Adverse events led to treatment discontinuation in 17 patients (11 per cent) treated with lapatinib + trastuzumab compared with nine patients (6 per cent) treated with lapatinib monotherapy. In total, six patients had fatal serious adverse events; of these, one – probable but unconfirmed pulmonary embolism in the combination therapy arm – was considered to be related to study treatment. There was an increased incidence of cardiac toxicity, but these events were comparable in nature and severity to those reported from the lapatinib clinical programme. These data are based on exposure to this combination in 149 patients in the pivotal trial.1

About Vertical Dual Blockade of the HER2 receptor

The combination’s (dual) targeting of the same HER2 receptor at different points – ‘above’ and ‘below’ the cell membrane (vertical) – is known as vertical dual blockade:

  • Trastuzumab is a monoclonal antibody that binds to the extracellular (‘above’) domain of the HER2 receptor.4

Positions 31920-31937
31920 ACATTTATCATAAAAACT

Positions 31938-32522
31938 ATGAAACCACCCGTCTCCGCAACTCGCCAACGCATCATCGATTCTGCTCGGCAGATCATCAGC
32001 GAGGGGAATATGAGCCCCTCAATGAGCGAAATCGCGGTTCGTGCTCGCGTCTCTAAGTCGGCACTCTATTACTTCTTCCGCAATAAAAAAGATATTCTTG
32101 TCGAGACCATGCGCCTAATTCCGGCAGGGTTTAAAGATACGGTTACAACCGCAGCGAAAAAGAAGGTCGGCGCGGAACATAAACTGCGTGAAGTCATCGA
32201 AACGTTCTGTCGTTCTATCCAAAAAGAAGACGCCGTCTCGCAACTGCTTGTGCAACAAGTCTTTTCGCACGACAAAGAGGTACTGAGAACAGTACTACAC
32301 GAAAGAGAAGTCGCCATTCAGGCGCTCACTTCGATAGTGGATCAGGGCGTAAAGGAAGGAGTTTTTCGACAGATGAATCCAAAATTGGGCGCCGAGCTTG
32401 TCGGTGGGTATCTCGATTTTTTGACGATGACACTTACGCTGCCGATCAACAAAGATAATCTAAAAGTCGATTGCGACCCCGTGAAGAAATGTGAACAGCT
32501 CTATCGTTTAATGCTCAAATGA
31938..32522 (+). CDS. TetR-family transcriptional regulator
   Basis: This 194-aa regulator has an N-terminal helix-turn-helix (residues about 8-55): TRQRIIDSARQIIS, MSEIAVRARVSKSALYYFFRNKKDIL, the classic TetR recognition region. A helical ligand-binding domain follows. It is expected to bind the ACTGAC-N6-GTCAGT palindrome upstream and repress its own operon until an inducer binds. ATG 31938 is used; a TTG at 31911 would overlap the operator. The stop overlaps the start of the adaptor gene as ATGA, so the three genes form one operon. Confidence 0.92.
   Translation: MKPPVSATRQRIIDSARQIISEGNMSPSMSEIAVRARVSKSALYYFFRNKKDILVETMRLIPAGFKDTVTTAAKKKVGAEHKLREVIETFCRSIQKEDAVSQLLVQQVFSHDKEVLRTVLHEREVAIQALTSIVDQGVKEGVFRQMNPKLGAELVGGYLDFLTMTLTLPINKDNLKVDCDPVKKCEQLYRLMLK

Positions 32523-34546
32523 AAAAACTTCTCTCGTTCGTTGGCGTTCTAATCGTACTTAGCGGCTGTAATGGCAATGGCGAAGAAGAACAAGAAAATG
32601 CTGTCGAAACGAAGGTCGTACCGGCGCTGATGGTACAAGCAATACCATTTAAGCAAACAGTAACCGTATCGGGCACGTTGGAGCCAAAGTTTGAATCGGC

• Lapatinib, in contrast, inhibits kinase activity of the same HER2 receptor intracellularly (‘below’).4

By targeting both extracellular and intracellular domains of the same receptor – vertical dual HER2 blockade – complementary mechanisms of action may be realised, potentially achieving better pathway inhibition than could be accomplished with either compound alone.4

About Tyverb™ (lapatinib)

Lapatinib is an orally administered small molecule that inhibits the tyrosine kinase components of the HER1 (ErbB1 or EGFR) and HER2 (ErbB2) receptors. Stimulation of HER1 and HER2 is associated with cell proliferation and with multiple processes involved in tumour progression, invasion and metastases. Overexpression of these receptors has been reported in a variety of human tumours and is associated with poor prognosis and reduced overall survival.1

Lapatinib was first approved for use in combination with capecitabine in the metastatic setting in 2007 and is currently approved in 107 countries including the U.S., Europe, Australia, India, Brazil, Russia, Turkey, South Korea and other countries around the world.

Lapatinib plus trastuzumab is approved for use in countries in the EU, Philippines, Russia and Thailand only.

Safety Information